While I don't necessarily think my 15 bucks would have been wasted, I also wouldn't put my life on the line for it, even if the risk were much more minor a few weeks ago than it is now. And I'm starting to be amazed at the tough position the producers were put in. In order to even be remotely successful the film would have had to have been so great, and so demanded to be seen on the big screen, that people would risk their lives for that. And of course of the movie is NOT great, much less THAT great, so it's like an additional pressure was put on a movie Pixar clearly didn't invest a ton of time and effort into.

It is far better than The Good Dinosaur for sure, but it is similar in that it's built around a high-concept that isn't actually interesting, and it follows an adventure that frankly I didn't feel needed to be told. To be fair, I liked the legit tension of the climax, and the notion of brotherhood the movie explored, which is not something a ton of family films put a huge value on. But I feel like this movie exists because Pixar had an opening on the schedule, and this is the best they could come up with by the time March 2020 came around. Good for the film for not being outright awful like The Good Dinosaur, but if the question is "Does this film deserve to exist?" The answer depends on whether or not you believe every film, no matter how weak, or pedestrian, or previously seen before, or how cynically tied to it is to marketing deserves to exist. I'm at the point where I don't believe every movie deserves to exist. I've gotten there now.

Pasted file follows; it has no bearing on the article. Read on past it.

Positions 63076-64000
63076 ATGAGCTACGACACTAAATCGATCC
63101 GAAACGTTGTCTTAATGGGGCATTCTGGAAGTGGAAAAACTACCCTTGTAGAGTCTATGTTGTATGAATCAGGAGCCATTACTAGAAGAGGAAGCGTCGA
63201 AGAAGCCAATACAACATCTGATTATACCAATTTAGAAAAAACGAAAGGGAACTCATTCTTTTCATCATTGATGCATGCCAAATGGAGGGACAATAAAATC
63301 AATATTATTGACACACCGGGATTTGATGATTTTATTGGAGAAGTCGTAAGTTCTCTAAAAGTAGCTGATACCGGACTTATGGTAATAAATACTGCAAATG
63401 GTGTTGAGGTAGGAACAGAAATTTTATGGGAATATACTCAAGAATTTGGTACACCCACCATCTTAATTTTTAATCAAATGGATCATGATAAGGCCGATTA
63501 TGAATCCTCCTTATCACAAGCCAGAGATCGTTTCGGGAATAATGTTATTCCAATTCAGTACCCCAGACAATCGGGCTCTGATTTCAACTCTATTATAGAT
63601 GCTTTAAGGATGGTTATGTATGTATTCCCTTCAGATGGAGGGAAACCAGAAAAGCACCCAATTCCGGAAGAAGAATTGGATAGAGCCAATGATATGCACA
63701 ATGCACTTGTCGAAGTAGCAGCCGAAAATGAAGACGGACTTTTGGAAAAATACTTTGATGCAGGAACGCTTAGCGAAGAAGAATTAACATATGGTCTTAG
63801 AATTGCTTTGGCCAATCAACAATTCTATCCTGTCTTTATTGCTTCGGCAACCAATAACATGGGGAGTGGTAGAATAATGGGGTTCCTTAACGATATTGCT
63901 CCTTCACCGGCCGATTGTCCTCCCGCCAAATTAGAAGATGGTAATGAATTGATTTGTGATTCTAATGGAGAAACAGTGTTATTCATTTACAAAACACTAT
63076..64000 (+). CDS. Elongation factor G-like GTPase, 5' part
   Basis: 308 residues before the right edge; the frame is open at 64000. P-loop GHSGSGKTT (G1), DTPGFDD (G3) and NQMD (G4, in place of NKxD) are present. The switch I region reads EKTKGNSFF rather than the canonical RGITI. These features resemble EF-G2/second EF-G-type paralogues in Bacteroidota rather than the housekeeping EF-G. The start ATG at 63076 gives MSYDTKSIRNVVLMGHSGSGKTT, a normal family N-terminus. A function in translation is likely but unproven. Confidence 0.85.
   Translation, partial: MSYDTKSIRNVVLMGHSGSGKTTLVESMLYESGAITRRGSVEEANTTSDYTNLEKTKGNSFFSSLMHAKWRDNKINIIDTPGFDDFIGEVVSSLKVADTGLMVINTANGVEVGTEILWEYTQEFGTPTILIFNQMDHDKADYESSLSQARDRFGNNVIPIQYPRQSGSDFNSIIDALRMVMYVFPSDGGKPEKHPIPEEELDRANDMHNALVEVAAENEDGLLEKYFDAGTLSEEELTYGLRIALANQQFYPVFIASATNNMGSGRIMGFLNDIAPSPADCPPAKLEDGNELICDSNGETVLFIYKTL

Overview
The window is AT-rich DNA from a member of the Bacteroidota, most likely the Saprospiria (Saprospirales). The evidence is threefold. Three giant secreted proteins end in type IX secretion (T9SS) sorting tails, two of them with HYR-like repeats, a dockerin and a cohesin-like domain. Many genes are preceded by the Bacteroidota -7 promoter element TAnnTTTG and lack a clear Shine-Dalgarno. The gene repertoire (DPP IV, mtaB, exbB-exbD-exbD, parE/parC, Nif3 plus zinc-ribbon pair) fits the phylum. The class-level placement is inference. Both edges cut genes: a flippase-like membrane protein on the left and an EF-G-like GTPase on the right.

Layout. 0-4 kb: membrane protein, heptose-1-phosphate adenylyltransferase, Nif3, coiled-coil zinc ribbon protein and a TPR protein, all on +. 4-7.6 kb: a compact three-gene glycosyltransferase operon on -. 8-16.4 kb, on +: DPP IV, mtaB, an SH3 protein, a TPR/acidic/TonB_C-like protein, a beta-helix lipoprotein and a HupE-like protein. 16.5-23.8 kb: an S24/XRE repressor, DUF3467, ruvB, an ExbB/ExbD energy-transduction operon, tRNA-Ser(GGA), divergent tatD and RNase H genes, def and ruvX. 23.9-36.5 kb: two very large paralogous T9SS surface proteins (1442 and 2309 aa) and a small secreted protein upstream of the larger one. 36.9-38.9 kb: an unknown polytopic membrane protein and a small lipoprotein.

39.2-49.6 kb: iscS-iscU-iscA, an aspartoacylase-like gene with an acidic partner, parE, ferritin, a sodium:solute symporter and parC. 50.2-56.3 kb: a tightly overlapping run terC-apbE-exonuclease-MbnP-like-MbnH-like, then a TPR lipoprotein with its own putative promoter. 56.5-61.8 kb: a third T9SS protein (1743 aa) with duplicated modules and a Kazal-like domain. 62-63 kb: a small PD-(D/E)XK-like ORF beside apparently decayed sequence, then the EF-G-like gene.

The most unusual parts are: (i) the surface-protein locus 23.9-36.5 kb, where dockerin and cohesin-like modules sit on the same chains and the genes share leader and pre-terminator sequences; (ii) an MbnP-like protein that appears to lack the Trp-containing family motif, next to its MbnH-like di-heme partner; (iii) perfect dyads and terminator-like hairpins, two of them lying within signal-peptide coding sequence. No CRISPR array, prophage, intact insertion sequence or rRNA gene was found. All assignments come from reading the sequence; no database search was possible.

That is a controversial opinion to have about any form of art, but it seems to me, that films like this exist solely because the studio is obligated to come out with new movies. I'm at the point where I think if the movie doesn't have something new or important to say, is not a part of a particular artist's vision, or if it doesn't tell a compelling story, society is not worse off for a so-so script never getting filmed. And this movie isn't terrible, and there are some nice things about it. But I believe the only reason it currently exists is because Disney needed to fill a hole in the March 2020 theater schedule.

If the Coronavirus had not hit I wouldn't even be thinking about things like this. Because it did I'm questioning the wisdom of creating movies simply because studios are supposed to create movies. In hindsight, that's not enough, at least not for me, at least not anymore, and maybe if this crisis is making me realize that now, it's also something that I now feel is true, whether I would have realized it otherwise or not. The virus just gave me a healthy perspective I would not have had about what makes a film worth a trip to the theater for.

So that's my wordy review that ultimately means nothing. Before I grade the movie its thoroughly average grade, I should probably point out I really liked the character design and animation of the facial expressions of the Manticore. If the entire movie had that sort of energy I might believe it deserves to exist. But here we are. ***.


Well-Known Member
Sep 10, 2006
In A House
I finally saw it. I liked it. It did a much better job than The Good Dinosaur of making a movie with a strange premise and making it work. Was I the only one who was suspecting Corey to turn into a villain? I think I’ve been conditioned to expect a twist villain in every animated movie.

Classic Speedy

Staff member
May 13, 2003
Adding to what Fone Bone said, I think Pixar's a victim of their own success. They hit home runs right out of the gate in the mid '90s-early 2000's so now it takes a lot for them to "wow" audiences like they did in the past. Had Onward come out a decade ago, it might've been praised more, but as it stands, it just feels middle of the road.